Types of Sampling
• Simple Random Sampling – everyone has
  an equal chance of being selected
• Mutistage Cluster Sampling – a
  combination of the two approaches
• Telephone surveys & Random Digit
  Dialing
 The Problem of Non-Response
• 56% of people contacted responded to the 2000
  National Election Survey.
• 5% of households don’t have phones
• Solution is to weight the surveys to match the
  census, but…
   – Census is not entirely accurate
   – People who choose not to respond may hold different
     opinions than those that do, even within the same
     demographic category
        Cell Phone Coverage
Cell Phone Only Population
National Health Interview Survey
Cell Phone Coverage
Cell Phone
Coverage
Cell Phone
Coverage
       Other Types of “Polls”
• Automated Dialing Polls
  – Who answers the phone?
• Internet Polls
  – Are they representative?
• Push Polls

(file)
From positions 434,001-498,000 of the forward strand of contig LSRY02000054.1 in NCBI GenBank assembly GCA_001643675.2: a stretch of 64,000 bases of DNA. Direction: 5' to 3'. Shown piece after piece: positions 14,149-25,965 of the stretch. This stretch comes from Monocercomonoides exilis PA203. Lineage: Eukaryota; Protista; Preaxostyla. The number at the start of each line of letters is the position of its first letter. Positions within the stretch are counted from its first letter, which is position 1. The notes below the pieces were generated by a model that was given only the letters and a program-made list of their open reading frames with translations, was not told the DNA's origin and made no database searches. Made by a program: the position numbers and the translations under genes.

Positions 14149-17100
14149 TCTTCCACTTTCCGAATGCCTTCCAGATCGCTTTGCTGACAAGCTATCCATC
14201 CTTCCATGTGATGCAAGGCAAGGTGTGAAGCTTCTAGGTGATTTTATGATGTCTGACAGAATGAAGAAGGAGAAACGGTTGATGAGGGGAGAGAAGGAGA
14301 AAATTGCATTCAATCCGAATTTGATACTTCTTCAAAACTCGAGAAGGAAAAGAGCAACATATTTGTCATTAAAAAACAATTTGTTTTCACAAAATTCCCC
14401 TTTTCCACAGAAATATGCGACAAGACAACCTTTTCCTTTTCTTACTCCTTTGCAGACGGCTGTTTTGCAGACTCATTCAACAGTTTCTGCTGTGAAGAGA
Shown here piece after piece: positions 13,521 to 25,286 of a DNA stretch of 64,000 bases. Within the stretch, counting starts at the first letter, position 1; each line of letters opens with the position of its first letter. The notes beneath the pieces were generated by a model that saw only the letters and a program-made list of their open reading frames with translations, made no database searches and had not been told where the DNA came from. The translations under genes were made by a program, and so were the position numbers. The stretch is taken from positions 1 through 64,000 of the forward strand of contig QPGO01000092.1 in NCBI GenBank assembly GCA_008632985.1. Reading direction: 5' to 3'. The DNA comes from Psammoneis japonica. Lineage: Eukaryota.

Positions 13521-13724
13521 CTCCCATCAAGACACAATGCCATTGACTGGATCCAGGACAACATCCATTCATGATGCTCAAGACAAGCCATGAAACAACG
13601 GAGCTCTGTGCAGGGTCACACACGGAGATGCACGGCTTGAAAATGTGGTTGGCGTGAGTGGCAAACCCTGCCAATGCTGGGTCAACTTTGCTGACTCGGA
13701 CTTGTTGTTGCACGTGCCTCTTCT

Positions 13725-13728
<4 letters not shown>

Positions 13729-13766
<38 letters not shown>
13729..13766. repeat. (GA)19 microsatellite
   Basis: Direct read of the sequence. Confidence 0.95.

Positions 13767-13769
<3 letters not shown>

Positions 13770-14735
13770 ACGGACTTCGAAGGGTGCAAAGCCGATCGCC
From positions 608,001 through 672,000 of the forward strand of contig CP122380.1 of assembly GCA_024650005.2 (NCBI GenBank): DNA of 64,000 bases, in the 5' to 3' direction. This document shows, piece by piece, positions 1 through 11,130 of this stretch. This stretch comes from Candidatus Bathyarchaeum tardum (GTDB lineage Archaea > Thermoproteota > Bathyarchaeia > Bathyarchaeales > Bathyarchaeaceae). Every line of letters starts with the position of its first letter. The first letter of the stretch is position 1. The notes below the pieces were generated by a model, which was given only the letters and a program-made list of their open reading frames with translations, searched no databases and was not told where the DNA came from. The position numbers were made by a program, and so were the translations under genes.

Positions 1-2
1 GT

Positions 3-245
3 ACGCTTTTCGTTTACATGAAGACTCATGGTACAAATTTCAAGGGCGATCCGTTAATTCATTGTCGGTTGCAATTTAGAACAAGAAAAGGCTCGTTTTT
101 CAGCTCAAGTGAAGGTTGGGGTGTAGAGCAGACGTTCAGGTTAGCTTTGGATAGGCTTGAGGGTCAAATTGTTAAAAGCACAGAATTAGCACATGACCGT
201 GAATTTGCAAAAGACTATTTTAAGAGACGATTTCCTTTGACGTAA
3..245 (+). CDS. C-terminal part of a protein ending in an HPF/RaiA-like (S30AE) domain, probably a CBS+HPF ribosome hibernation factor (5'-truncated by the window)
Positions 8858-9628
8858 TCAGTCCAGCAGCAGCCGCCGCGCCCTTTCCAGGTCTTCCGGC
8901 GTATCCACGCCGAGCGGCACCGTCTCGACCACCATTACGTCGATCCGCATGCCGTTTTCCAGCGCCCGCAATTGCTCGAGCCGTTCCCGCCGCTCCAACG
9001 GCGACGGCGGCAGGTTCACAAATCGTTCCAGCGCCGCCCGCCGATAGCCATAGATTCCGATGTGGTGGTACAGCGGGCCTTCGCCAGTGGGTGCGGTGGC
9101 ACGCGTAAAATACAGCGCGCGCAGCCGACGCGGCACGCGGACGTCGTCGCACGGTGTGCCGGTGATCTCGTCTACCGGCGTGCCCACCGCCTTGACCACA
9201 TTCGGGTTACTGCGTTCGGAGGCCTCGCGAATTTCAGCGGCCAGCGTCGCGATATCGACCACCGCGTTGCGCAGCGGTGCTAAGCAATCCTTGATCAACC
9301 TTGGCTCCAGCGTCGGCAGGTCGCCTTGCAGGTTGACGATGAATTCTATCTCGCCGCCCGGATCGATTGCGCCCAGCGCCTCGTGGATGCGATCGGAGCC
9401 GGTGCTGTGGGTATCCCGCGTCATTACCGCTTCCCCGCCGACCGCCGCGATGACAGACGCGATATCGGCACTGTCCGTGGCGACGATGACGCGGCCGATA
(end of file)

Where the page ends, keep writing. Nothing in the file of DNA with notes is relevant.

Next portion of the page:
– Campaigns masquerading as pollsters
• Letter writing campaigns
                              Bias
• Bias refers to anything that causes the estimate
  from the survey to differ from the true population
   – Sampling: how representative the poll is
      • Sampling error
      • Non-response error
   – Survey design:
      • Question wording
      • Item ordering
      • Question ordering
   – Interviewer and response:
      • Social desirability
        Question Wording:
         Multiple Stimuli
“Suppose an admitted Communist wanted to
  make a speech in your community. Should
  he be allowed to speak or not?

• Combines attitudes towards communism
  with attitudes towards free speech
                    Question Wording
CNN/USA Today/Gallup Poll.               Time Poll conducted by
Dec. 9-11, 2005. Nationwide.             Schulman, Ronca & Bucuvalas